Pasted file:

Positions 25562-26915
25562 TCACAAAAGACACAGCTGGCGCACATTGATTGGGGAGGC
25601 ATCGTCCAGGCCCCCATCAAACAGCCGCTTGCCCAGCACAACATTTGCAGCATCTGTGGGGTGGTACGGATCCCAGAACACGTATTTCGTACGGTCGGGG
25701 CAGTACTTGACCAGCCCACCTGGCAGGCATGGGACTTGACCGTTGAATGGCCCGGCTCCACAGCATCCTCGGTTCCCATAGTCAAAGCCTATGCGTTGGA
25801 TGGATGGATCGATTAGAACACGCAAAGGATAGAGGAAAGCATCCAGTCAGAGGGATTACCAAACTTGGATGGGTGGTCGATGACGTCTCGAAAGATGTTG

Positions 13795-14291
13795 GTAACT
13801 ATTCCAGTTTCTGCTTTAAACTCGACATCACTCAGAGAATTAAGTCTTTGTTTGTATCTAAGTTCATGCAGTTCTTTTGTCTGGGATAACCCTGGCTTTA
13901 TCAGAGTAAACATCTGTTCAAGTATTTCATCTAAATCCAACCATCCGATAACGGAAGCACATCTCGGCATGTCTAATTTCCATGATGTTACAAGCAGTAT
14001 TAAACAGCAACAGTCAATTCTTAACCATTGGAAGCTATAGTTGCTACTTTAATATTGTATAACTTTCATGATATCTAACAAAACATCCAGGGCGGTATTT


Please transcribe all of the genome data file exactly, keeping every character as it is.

Positions 25562-26915
25562 TCACAAAAGACACAGCTGGCGCACATTGATTGGGGAGGC
25601 ATCGTCCAGGCCCCCATCAAACAGCCGCTTGCCCAGCACAACATTTGCAGCATCTGTGGGGTGGTACGGATCCCAGAACACGTATTTCGTACGGTCGGGG
25701 CAGTACTTGACCAGCCCACCTGGCAGGCATGGGACTTGACCGTTGAATGGCCCGGCTCCACAGCATCCTCGGTTCCCATAGTCAAAGCCTATGCGTTGGA
25801 TGGATGGATCGATTAGAACACGCAAAGGATAGAGGAAAGCATCCAGTCAGAGGGATTACCAAACTTGGATGGGTGGTCGATGACGTCTCGAAAGATGTTG

Positions 13795-14291
13795 GTAACT
13801 ATTCCAGTTTCTGCTTTAAACTCGACATCACTCAGAGAATTAAGTCTTTGTTTGTATCTAAGTTCATGCAGTTCTTTTGTCTGGGATAACCCTGGCTTTA
13901 TCAGAGTAAACATCTGTTCAAGTATTTCATCTAAATCCAACCATCCGATAACGGAAGCACATCTCGGCATGTCTAATTTCCATGATGTTACAAGCAGTAT
14001 TAAACAGCAACAGTCAATTCTTAACCATTGGAAGCTATAGTTGCTACTTTAATATTGTATAACTTTCATGATATCTAACAAAACATCCAGGGCGGTATTT